“Think of the rivers of blood spilled by all those generals and emperors, so that in glory and triumph they could become the momentary masters of a fraction of a dot.”
Nuclear fusion has long been considered the “holy grail” of energy research. The long allure of nuclear fusion is simple: clean, safe, limitless energy for a world that will soon house 10 billion energy-hungry citizens.
Non-carbon emitting and virtually limitless energy. Sounds like sci-fi? Well it is…sort of.
The project on the radar lately has been the Iter project, the fast rising colossus in Provence, France aimed at bringing the power of the sun down to Earth. Johannes Schwemmer, the director of Fusion for Energy, the EU partner in the international Iter collaboration said. “It is a bet that is very important for humanity. We need to get this energy once and for all.”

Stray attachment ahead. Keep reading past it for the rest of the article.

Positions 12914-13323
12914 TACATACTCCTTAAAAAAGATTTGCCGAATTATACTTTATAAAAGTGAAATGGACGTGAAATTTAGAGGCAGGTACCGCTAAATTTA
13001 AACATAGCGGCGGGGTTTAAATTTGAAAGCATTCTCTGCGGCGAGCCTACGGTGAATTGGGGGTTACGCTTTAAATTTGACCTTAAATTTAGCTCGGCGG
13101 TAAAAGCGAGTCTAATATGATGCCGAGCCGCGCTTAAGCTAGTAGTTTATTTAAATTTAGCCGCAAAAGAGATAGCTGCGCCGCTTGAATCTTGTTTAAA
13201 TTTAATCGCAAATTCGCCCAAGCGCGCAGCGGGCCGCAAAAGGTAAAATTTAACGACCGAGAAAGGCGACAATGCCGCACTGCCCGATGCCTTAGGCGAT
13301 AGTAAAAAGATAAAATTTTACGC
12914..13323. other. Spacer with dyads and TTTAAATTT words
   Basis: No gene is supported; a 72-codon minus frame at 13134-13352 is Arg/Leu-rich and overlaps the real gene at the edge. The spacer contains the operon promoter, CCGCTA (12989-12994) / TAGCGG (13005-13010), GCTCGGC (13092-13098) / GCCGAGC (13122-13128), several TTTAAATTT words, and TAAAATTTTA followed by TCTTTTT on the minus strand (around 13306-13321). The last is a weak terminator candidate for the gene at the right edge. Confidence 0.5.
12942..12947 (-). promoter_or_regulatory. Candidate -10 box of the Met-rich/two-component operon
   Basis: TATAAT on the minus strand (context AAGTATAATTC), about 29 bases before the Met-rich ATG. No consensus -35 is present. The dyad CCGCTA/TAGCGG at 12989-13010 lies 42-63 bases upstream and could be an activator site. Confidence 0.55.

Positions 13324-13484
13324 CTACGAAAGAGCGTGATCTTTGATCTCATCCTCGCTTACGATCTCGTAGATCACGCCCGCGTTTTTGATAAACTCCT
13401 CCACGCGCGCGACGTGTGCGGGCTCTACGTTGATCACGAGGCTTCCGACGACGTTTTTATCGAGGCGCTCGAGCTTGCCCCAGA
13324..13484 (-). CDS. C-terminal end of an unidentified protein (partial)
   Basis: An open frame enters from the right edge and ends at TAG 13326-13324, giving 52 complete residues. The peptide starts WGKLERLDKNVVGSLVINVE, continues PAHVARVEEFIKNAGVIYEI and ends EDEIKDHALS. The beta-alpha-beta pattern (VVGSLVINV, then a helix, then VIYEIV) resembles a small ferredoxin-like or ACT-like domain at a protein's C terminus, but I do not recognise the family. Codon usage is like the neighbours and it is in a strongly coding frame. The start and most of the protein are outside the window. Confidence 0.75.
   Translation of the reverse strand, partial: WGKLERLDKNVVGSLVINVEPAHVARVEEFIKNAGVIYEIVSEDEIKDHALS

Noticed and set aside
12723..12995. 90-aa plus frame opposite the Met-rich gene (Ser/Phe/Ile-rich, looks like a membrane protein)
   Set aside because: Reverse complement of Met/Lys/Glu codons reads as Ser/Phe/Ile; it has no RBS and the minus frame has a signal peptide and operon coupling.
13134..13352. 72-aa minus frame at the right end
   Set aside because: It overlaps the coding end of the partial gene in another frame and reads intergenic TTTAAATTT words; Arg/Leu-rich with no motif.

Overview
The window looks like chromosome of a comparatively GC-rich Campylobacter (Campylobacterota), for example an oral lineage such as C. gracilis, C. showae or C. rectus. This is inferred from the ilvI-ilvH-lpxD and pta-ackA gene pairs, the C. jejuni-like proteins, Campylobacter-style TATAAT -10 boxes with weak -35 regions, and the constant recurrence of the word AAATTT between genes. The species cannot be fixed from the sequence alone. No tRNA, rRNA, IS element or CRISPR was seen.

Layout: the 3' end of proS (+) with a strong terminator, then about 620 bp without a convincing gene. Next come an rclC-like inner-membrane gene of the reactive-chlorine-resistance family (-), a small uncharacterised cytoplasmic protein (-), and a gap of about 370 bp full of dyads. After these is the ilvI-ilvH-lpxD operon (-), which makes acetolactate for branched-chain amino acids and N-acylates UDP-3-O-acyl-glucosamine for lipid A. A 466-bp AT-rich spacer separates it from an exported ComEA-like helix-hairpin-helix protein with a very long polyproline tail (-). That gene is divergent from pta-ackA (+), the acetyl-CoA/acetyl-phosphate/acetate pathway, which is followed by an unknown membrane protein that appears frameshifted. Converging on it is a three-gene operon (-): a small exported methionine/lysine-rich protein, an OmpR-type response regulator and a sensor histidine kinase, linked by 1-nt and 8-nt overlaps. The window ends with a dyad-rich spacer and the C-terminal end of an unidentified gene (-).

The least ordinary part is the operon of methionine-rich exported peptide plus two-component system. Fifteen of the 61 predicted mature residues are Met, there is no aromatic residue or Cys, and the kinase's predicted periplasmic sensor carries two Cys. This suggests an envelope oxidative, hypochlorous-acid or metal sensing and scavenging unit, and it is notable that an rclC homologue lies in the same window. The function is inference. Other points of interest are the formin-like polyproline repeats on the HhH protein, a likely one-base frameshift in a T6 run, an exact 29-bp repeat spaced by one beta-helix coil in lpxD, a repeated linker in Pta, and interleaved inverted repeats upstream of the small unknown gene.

Yes! But with over 35 countries involved and ballooning costs in the billions, at what cost?
Now it seems that the race for developing the first functioning Stellarator is between Germany and China with Japan having some success. Does America has enough billionaires interested in privately funding our efforts to get into the game?
This is something we could solve. No problem was ever too insurmountable that we weren’t able to conquer it. Even with politicians and their own personal agendas in the way. We have some brilliant US physicists – the battle cry – “Do it for the Tokamak Fusion Test Reactor!”
Come on America! We’ve lost our edge.
We are too busy trying to secure the last remaining old way of fueling our soon-to-be archaic machinery and piling trillions into warfare – we’ve stopped looking to the future. Are we really so busy taking selfies and trying to get our numbers up on social media to look forward to our future?